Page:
The definition of radiation is “sending out energy”, so it shouldn’t be any problem to understand UV radiation, IR radiation, EB radiation, etc. Let’s review briefly these three types of radiation-curing technologies: Electron beam is based on radiolysis; it is the breaking down of chemicals by radiation. In this case electrons hit the compound, breaking it down to fragments which initiate curing. In UV we have photolysis; light is doing this job.

The compound in this case which absorbs light is called the photoinitiator. In IR we have a combination of thermolysis and solvent evaporation, most likely water or alcohol. Thermolysis means breaking the compound by means of temperature evolved in the system by the absorption of infrared light. Energy absorbed by the system in electron beam technology is the energy of electrons accelerated in the field of 100 to 500 kilowatt potentials. In UV we are talking about light in the range of 220 to 400 nanometers, (wavelengths of UV high-energy light). In IR we are talking about a range of 700 to 2,000 nanometers, which is 2 microns or micrometers, and a second range of 2 micrometers to 4 micrometers, which is related to high absorption by water.



Electron beam technology uses acrylated resins and monomers. In UV, we have in general the same system, plus a photoinitiator. In IR we have miscellaneous resins, plus solvent, plus a catalyst which eventually will help curing.

Film Thickness to be Cured

An electron beam penetrates very deeply; generally, a thickness of 1.5 mm (0.060 inches) can be cured. In UV, pigmented coating is about 13 microns (0.0005 inches), plus or minus maybe 2 or 4 microns (0.0001 or 0.0002 inches). In IR, we can estimate a few microns thickness to be cured.


Electron beam is a secondary X-ray, so its use may cause some safety problems. UV may leak ozone if there is not adequate ventilation or if some ozone-producing lamps are used in the UV processors. With IR, I can’t really say there is any safety problem.

Cost and Complexity

With electron beam, cost of the apparatus will be high, and it is very complicated. UV has moderate cost and is not very complex. IR is relatively low on both counts.

Ink Comparisons

Solvent inks consist of three major components: Resin (in most cases a solid-type resin), solvent and additives (flow controls, wetting agents, etc.). The UV ink is similar, but the resin (sometimes called an oligomer) is a viscous liquid. UV monomers are liquid—related to solvent by the looks of them—and UV additives are very much the same as in solvent inks, but with a photoinitiator in amounts of 1% to 5% depending on what kind is used. In the curing process, solvent inks vs. UV inks can be characterized by Figures 1-3.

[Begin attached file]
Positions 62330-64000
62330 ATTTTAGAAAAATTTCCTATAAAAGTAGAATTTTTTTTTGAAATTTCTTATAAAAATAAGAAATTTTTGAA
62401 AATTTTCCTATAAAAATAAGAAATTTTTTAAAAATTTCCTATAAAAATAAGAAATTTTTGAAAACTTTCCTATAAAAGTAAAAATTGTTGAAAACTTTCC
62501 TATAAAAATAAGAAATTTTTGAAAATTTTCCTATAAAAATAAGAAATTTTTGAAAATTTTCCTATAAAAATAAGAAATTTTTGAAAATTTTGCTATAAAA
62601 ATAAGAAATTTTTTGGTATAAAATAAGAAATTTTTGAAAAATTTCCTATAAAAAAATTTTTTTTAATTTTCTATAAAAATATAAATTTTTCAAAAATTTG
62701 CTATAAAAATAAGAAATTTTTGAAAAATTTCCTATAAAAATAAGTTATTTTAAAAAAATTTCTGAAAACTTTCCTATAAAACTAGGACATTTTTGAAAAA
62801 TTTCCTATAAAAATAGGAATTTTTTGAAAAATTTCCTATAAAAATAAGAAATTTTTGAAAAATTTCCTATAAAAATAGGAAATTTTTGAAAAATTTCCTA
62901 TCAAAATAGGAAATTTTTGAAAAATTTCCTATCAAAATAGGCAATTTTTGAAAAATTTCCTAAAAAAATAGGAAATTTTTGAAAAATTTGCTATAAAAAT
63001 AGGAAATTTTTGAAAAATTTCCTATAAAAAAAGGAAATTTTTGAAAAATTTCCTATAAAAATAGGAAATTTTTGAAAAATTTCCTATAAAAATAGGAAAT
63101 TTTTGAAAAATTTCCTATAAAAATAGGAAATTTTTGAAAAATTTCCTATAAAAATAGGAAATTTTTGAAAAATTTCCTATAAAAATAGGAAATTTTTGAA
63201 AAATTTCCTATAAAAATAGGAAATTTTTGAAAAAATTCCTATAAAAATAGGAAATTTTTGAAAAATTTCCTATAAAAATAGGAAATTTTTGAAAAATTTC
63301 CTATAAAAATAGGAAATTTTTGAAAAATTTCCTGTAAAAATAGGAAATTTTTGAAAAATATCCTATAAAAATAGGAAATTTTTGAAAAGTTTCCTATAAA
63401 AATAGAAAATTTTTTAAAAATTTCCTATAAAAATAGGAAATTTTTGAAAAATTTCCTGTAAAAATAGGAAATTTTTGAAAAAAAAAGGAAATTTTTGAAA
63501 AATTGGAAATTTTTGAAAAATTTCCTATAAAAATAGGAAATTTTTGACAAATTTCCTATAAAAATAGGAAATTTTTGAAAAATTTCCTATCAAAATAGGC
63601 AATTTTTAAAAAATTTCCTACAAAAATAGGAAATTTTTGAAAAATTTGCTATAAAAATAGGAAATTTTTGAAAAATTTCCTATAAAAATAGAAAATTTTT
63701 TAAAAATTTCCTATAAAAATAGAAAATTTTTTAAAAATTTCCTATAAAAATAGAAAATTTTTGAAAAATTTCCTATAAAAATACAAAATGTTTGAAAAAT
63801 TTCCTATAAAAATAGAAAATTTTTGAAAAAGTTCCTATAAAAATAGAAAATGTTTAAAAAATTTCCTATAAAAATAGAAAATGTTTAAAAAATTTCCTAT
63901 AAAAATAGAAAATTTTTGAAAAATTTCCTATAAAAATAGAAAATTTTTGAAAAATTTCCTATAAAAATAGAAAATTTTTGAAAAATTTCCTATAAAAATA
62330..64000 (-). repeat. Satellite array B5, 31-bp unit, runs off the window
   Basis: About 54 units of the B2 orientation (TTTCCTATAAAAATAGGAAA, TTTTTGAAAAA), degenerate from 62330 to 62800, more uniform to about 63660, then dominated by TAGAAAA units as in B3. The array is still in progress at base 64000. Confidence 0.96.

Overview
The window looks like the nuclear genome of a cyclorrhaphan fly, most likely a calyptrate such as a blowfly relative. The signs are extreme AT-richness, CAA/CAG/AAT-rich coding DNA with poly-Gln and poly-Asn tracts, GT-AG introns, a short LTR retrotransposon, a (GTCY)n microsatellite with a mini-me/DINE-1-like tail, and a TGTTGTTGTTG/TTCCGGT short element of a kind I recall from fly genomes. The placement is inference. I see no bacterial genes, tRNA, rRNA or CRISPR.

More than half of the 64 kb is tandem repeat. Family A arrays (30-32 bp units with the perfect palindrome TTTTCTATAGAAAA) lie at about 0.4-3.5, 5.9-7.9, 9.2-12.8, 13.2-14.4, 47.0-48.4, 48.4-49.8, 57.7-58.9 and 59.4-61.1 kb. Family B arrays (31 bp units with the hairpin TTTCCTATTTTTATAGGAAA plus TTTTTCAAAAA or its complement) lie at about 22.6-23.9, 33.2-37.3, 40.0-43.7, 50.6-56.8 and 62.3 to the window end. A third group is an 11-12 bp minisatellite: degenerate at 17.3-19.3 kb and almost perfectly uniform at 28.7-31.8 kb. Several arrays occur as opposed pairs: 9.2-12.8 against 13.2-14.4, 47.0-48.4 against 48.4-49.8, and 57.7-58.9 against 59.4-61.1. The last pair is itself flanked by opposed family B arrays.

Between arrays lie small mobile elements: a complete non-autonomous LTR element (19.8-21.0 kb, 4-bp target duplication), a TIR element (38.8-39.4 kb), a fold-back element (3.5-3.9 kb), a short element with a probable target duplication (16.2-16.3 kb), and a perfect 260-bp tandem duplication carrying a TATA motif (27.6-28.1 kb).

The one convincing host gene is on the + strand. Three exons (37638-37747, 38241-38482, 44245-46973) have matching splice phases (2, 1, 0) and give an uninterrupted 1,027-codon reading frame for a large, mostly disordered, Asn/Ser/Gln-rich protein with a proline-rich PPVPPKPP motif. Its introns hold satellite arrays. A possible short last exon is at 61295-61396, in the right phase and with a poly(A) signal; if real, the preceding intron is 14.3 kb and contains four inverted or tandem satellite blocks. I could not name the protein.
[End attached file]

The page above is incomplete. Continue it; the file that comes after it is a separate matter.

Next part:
If the solvent consists of about 50% of the ink, there obviously is a decrease in the thickness of the film compared to wet. So solid film is thinner; it’s maybe half the thickness of wet film (Figure 1).

In a solvent catalytic-type ink there may be less solvent; a baking process is used, so there is some loss of solvent and the thickness decreases slightly when going from wet film to solid film (Figure 2). In UV ink, the situation is different—wet film thickness is approximately the same in solid film (possibly less because of some slight shrinkage; however, we can say in comparing wet film with solid film that the thicknesses are similar). (See Figure 3)

Types of UV Curing Inks

Right now, the most popular UV ink available on the market is an acrylated system-type ink. There are other inks in developmental stages for specialized uses such as a UV-curable epoxy system, a polyester/styrene system used in particle board technology and a thiolene system.

Now I would like to discuss the chemistry of UV ink, emphasizing the acrylated system. In composition of UV inks, oligomers are polyesters, acrylated epoxies, urethanes or polyether polyols. For monomers we are talking about acrylated alcohols or polyols. The photoinitiator, which serves as the UV light obtainer (the most important part of the UV system), catches light and causes the ink to cure. UV additives are pigments, stabilizers, flow controls, etc.

I would characterize the curing chemistry of UV ink in four stages. The first stage (see Figure 4A) exhibits the liquid film of the UV-curable coating before exposure to the UV light; the little circle is the monomer, the large circle the oligomer and the dot is the photoinitiator.

In the second stage (Figure 4B) the UV radiation shines vertically on the film from the top of the film. In exposure of the coating to UV light, UV energy is absorbed by the photoinitiator, which invokes formation of radicals. Radicals are nothing more than fragments of chemical—in this case, the chemical is the photoinitiator.

In Figure 4B, the little lines sticking out from the circles indicate free radicals.

This type of curing is called free-radical polymerization in chemical terminology. The third stage (Figure 4C) is propagation of the polymerization or curing reaction. Free radicals attack monomers and oligomers, causing fast growth of the polymer network. Those radicals attack monomers and oligomers, evoking new radicals. Those radicals react together, forming longer chains and turning liquid into solid. In the final stage (Figure 4D), completion of polymerization results in a solid cross-link network of the cured coating.